The agency's failure to provide the information for the biotech industry, researchers, patient advocates, policy makers and the public via the directors' agenda is not a onetime event. It is part of a pattern -- a de facto policy -- that reflects poorly on CIRM. Withholding information about board matters effectively stifles participation by the public and discourages coverage by the media. It also fails to meet the pledge of CIRM Chairman Robert Klein to adhere to the highest standards of openness and transparency.
However, more information on two items is now available. One involves a $6.6 million, visiting faculty program. Another deals with selection of grant reviewers, something of a sorepoint within the biotech industry.
The CIRM faculty plan states:
"The CIRM Visiting Faculty Award will operate through supplemental awards to existing CIRM-funded research grants, all of which have been peer reviewed and approved by the ICOC. The funds will enable a sabbatical researcher (Visiting Scientist) to work on an existing CIRM-funded research project for 6-12 months. The supplemental CIRM funds will cover up to 50% of the Visiting Scientist's salary and fringe benefits costs, with the remainder being paid by the Visiting Scientist’s home institution."Applications would be submitted by the recipient of an existing research grant – who would be known as the "host scientist." The proposal envisions up to 30 awards with decisions on awards being made by CIRM staff.
Also before directors are eight proposed new alternate scientific members of the grants review group. None appear to have significant biotech industry experience. The agency has drawn fire from industry for its lack of grant reviewers who have a business background. CIRM's own external review panel said last fall,
"The majority of granting processes are designed on academic models. These processes do not necessarily fit the needs or timelines of industry and/or the realities of managing industry projects. Granting processes and funding criteria could be clarified and streamlined from an industry perspective and timelines for decision-making could be aligned with industry norms."Regarding the review's sweeping recommendations themselves, CIRM President Alan Trounson said in early December that he would report on how they should be implemented. His report is not on the board's agenda for this month. The next CIRM board meeting is scheduled for March 9-10.
As for the previously mentioned three agenda items lacking information, one is a proposal to subsidize trips to Toronto in June for perhaps hundreds of persons to attend an international stem cell conference. The proposal contains no cost estimate nor does it indicate how many persons would be involved. We calculated a very rough estimate of $3,000 a person, depending on a number of variables. This may be worthwhile effort. We are inclined to think there is considerable value for scientists at such meetings. But so far CIRM has failed to do even a poor job of making the case for the subsidy program.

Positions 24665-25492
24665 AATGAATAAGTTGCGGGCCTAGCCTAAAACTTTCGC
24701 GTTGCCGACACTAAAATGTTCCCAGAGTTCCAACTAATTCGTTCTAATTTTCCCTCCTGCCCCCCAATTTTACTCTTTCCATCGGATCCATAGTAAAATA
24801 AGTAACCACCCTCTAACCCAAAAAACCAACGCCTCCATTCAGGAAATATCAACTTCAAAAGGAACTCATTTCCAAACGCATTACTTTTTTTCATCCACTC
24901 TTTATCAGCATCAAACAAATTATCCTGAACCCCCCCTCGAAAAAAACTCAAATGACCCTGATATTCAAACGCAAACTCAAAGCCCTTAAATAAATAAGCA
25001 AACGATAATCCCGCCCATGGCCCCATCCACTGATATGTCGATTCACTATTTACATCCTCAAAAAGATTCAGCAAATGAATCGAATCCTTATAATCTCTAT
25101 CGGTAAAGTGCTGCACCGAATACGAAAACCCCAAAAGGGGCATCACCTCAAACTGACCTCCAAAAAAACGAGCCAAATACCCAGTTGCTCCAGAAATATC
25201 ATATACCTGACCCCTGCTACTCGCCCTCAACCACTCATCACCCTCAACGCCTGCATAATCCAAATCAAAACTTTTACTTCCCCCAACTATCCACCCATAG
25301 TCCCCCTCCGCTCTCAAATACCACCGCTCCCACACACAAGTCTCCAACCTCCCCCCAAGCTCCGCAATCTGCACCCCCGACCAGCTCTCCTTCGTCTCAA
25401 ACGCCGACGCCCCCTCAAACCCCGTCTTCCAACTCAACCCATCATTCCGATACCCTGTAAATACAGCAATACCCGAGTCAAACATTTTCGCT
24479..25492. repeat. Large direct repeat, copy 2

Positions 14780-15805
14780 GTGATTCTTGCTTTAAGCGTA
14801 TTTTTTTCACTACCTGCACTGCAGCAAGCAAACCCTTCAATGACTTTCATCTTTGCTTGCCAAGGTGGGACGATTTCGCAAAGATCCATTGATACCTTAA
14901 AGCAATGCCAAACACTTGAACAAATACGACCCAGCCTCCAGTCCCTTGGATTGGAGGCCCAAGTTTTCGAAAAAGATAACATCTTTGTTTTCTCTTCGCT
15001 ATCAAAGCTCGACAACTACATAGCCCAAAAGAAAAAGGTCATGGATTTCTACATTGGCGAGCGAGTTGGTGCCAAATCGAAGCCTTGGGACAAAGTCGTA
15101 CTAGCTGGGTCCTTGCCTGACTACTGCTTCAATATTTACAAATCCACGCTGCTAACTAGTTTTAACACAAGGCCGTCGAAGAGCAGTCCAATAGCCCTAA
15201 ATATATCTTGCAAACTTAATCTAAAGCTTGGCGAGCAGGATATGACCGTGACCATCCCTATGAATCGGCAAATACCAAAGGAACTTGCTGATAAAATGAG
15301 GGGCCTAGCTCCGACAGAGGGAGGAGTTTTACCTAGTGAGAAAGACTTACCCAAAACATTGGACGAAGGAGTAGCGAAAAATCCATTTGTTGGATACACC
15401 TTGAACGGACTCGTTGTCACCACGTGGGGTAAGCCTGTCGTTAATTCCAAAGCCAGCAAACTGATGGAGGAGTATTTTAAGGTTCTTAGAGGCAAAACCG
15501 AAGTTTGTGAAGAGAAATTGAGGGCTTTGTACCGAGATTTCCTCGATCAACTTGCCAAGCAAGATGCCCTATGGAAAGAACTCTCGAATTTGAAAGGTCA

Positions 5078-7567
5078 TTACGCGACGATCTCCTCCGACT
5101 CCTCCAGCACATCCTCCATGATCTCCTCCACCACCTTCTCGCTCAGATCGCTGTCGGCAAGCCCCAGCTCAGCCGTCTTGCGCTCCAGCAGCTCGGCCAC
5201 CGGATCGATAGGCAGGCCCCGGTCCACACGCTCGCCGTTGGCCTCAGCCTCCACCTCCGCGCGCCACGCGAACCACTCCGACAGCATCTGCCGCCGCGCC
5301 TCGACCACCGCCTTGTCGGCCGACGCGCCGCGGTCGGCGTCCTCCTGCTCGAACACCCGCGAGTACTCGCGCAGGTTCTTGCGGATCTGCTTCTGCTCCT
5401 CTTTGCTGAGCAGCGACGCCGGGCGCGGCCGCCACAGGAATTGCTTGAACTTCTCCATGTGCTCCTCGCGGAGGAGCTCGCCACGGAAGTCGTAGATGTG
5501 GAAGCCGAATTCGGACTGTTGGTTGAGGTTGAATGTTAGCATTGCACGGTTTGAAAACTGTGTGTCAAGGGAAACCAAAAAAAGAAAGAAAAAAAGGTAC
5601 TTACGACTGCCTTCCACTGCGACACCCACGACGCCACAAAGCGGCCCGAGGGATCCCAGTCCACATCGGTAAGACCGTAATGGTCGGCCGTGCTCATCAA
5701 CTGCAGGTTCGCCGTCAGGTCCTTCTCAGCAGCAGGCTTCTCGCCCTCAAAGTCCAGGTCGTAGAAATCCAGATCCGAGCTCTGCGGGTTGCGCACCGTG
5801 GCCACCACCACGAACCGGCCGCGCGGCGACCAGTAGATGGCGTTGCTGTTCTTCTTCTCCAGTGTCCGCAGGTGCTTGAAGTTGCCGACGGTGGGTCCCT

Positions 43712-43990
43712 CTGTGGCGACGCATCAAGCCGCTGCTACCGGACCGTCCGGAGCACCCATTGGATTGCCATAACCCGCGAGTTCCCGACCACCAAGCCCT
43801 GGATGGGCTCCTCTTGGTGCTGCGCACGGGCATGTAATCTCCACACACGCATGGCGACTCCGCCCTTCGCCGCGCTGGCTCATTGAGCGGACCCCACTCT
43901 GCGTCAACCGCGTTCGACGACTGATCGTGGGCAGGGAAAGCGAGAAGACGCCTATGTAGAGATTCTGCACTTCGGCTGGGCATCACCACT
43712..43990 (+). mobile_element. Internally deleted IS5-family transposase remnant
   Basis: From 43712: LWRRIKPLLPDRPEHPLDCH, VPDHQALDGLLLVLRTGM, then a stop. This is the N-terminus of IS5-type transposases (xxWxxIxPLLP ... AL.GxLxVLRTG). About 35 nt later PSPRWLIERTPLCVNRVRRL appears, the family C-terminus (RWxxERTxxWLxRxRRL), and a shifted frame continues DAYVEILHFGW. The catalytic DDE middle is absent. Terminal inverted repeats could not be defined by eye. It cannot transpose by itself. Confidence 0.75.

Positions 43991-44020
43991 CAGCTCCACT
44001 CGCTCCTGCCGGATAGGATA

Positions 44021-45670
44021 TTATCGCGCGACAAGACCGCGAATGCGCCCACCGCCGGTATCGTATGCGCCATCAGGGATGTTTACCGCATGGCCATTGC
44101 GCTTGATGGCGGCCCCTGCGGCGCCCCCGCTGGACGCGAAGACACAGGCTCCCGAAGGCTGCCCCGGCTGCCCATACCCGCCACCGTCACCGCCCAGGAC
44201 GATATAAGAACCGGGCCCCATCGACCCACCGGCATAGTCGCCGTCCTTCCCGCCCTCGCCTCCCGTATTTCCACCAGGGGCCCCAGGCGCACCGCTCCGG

Another item needs much more explanation about why it is being considered this week. Only 22 words are devoted to it on the agenda although it is an unusual exception to the normal grant approval process. The item concerns an application for $4 million by Fred Gage of the Salk Institute in the early translational round. Decisions on that round were made last October by CIRM directors. Scientific reviewers did not approve the Gage application for funding, but it was set aside by the directors for additional consideration.
This week's agenda provides no hint concerning that background and no clue about why the application is still around. Its history can be unearthed from CIRM documents, although virtually all ordinary users of the CIRM web site would find the task daunting if not impossible. Here is a brief synopsis of the story:
At the Oct. 21, 2010, CIRM board meeting, CIRM Director Joan Samuelson, a patient advocate for Parkinson's and who also is living with the disease, moved to have directors override the negative decision by reviewers. During the discussion at the October meeting, CIRM Director Jeff Sheehy, also a patient advocate and member of the grants review committee, said in support,
"One of the key factors that was very motivating was the stature of the scientist and paucity of people working in Parkinson's in California. Eminent neurologists within the room said we campaigned (in 2004 for Prop. 71) -- we had Michael J. Fox on TV -- we talked about Parkinson's as a target. But one of the problems in our ability to fund this in California is that there's a lack of a sufficient number of outstanding Parkinson's (researchers) -- other diseases are more or better represented, at least this is what is stated, and the opportunity to get this particular eminent scientist into this arena was a value in and of itself."The discussion at the October board meeting went beyond the specific grant and into procedures of the board and the grant review process, including discussion how of exceptions are made.
Ultimately the board asked CIRM President Trounson to look into the grant and report back on his views.
Researchers, patient advocates and others interested in CIRM funding would be well-advised to read the discussion, which covers about 17 pages of the transcript beginning on p. 144. Also of interest at the Thursday meeting concerning funding is an appeal by a Stanford researcher, Stefan Heller, in the tools and technology round that is before directors.
The third matter that is shy of information involves changes in the agency's biotech loan program and its payback provisions. We wrote earlier about what those might involve. Our take can be found here. Sphere: Related Content